2018 Winner: Outstanding Achievement in Health Innovation
Data platform targets gaps in care for patients with chronic kidney disease
Dr. Brenda Hemmelgarn’s pioneering efforts into chronic kidney disease (CKD) have led to the development of the Alberta Kidney Disease Network (AKDN) and the Interdisciplinary Chronic Disease Collaboration (ICDC). Through the AKDN, Dr. Hemmelgarn has built an innovative data platform to identify gaps in CKD care, develop strategies to overcome these gaps, and improve patient care and health outcomes
What problem did you see a need to solve and how did you solve this real-world problem?
The problem that we’re addressing is chronic kidney disease, which is actually a common problem. About 10 percent of adults in Canada have chronic kidney disease. We utilize data sources from across Alberta, including administrative and laboratory data, to create a research data platform to determine the gaps in care for patients with chronic kidney disease.
There are international clinical practice guidelines that provide evidence and approaches for various aspects of chronic kidney disease care. What we found looking at these data sources is that there were considerable gaps in care for these patients. We’ve utilized this research data platform to develop tools and strategies to overcome the gaps in care.
The real aim of this program of research is to prevent the progression and development of kidney failure in these patients. With kidney failure, you need dialysis or kidney transplantation to sustain life. The real focus of this research is to identify kidney disease early to implement best practice, overcome gaps in care and improve care and outcomes for patients with chronic kidney disease.
What has been the impact?
The Alberta Kidney Disease Network was formed in the early 2000s and is a collaboration between nephrologist and kidney researchers at the University of Alberta and the University of Calgary. It’s an active network where we collaborate and use our resources to study the problems with kidney disease and develop strategies to overcome these problems at a province–wide level. By forming this network, we collaborate formally and informally and have become established and recognized internationally for the work.
Out of the Alberta Kidney Disease Network came our sister organization, the Interdisciplinary Chronic Disease Collaboration. It’s a bit broader in that it focuses on other chronic conditions. Patients with kidney disease often have other chronic conditions such as diabetes and high blood pressure; our second network broadens the scope of our focus.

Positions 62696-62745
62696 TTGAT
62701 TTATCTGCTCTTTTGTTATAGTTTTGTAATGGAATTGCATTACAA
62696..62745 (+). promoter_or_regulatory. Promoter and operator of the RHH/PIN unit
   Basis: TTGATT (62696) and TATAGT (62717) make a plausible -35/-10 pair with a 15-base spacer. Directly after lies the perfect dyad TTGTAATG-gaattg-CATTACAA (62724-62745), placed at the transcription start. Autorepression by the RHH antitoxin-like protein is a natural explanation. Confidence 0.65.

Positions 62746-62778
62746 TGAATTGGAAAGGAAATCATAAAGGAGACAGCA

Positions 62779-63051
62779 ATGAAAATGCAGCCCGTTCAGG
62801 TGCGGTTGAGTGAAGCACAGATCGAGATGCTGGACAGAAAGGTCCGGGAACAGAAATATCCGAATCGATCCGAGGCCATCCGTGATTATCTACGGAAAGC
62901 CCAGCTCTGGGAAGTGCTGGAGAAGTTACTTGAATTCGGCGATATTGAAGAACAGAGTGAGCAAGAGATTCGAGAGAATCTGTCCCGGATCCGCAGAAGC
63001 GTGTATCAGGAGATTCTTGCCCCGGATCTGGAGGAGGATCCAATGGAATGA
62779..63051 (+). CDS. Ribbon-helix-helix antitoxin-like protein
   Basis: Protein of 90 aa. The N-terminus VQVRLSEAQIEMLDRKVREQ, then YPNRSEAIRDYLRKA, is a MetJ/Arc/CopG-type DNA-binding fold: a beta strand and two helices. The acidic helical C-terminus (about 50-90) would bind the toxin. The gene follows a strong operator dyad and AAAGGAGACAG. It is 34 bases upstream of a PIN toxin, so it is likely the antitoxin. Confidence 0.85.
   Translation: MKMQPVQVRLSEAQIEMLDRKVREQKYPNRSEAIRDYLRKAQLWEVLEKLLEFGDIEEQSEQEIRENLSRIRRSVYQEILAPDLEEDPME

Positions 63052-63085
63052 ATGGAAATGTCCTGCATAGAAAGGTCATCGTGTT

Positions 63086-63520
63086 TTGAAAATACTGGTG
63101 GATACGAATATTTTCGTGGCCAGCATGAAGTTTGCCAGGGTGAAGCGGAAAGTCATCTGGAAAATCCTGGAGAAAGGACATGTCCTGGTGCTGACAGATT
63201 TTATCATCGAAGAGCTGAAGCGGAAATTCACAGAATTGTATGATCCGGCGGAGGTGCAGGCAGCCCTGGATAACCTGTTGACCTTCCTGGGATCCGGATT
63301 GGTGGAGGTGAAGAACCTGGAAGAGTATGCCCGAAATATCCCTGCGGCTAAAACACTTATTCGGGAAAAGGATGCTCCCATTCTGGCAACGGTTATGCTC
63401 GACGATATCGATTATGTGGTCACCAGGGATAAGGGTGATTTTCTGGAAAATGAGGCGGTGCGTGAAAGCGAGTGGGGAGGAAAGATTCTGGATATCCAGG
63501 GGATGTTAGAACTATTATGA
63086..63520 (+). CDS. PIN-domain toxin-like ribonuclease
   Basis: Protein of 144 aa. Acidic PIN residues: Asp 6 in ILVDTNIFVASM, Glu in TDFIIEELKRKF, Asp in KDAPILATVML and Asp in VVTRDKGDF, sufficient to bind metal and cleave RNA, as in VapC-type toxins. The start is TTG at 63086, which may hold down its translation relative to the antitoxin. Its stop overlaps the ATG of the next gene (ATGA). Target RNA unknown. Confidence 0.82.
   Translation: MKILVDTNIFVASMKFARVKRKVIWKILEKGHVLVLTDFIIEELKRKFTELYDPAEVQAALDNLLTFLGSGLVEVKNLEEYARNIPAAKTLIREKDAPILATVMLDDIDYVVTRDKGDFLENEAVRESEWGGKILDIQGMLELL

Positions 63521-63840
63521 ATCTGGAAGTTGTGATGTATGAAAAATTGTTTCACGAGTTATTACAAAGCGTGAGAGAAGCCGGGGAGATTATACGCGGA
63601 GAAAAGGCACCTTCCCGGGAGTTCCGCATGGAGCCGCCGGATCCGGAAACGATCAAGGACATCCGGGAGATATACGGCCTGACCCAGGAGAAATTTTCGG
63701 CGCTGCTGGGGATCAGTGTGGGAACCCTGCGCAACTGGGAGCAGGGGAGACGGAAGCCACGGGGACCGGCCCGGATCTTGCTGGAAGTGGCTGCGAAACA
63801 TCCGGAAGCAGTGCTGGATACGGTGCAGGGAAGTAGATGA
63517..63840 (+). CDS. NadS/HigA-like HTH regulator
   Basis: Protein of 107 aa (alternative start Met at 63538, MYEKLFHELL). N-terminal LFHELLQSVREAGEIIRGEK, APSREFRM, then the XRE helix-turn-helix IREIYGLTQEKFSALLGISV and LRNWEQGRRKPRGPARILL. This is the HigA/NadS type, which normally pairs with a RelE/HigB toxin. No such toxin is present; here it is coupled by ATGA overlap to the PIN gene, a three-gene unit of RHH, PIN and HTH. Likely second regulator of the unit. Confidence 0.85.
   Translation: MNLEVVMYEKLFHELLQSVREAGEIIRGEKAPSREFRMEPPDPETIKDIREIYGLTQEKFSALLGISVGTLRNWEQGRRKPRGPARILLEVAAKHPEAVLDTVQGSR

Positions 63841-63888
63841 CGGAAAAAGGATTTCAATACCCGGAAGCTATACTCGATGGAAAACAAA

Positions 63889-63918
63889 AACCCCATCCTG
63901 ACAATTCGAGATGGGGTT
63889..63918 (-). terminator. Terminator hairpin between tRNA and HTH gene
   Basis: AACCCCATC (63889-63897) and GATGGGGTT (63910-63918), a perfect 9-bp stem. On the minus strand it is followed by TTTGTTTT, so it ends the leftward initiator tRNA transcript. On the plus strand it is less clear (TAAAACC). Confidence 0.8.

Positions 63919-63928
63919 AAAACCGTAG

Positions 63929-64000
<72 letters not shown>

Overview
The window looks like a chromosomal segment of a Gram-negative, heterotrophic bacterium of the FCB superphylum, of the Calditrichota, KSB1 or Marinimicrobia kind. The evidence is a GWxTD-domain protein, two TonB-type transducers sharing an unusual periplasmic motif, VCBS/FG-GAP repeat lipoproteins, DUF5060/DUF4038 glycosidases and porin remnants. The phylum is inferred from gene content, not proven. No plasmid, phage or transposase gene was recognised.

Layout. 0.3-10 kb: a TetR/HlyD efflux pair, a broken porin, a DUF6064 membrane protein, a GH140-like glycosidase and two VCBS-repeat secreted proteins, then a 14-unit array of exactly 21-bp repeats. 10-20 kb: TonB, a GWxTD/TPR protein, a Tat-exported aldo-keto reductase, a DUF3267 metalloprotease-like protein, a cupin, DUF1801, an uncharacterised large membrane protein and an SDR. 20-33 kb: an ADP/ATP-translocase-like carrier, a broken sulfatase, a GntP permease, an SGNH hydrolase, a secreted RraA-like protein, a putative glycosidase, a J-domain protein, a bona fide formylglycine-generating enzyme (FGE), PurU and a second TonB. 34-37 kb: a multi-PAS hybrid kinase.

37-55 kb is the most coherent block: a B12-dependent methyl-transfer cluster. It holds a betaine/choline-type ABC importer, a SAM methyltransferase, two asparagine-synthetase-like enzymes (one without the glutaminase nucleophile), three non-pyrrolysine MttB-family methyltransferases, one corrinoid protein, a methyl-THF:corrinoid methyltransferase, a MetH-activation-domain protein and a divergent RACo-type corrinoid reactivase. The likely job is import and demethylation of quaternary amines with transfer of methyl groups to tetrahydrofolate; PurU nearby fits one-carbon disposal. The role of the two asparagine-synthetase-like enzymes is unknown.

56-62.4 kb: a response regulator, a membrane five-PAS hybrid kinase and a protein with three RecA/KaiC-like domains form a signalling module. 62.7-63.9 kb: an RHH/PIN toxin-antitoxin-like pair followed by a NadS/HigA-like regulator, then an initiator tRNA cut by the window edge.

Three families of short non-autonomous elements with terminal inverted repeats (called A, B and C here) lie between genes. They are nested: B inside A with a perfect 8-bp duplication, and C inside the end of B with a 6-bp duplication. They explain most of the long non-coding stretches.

Has being in Alberta helped you find success?
Being in Alberta has been tremendously advantageous to us for the collaborative network in Calgary and Edmonton for our research focus and activities. A second unique thing is the world-renowned clinical, administrative and laboratory data sources that we have in Alberta, which has provided the foundation for our research activities.
The third feature that really makes Alberta a unique place to be for these research activities is having a single healthcare provider in Alberta Health Services. This means we’re able to interact with a single provider rather than several different organizations providing services. Alberta really has been an ideal place to undertake these research activities.
Who have been your major supporters?
We’ve had many supporters ranging from peers and individuals at the universities to individuals at Alberta Health Services and at the government who have recognized the issues that we’re trying to address and overcome. Our patients have also been thoroughly supportive and engaged in providing input into our activities.
What are the plans for the future?
The future is going to be very exciting in two ways. Our original activities were tailored to developing strategies for healthcare providers and the development of an online clinical pathway for physicians and pharmacists to help guide management of chronic kidney disease. Now, we’re focusing on developing tools and strategies that are tailored for the patients who have said they want to better understand how to manage their chronic kidney disease. We want to give them the ownership and the abilities to manage it.
The second exciting development is the provincial clinical information system, which is going to be rolling out across the province through Alberta Health Services. It’s going to provide a single electronic medical record for physicians to use with patient portals. This will be another useful tool that patients will have to help better manage their chronic disease and disease conditions in general.
How does it feel to be an ASTech Finalist?
I am really honoured and humbled to be recognized by the ASTech Foundation and to be recognized with all the other amazing colleagues who are also being honoured as Finalists.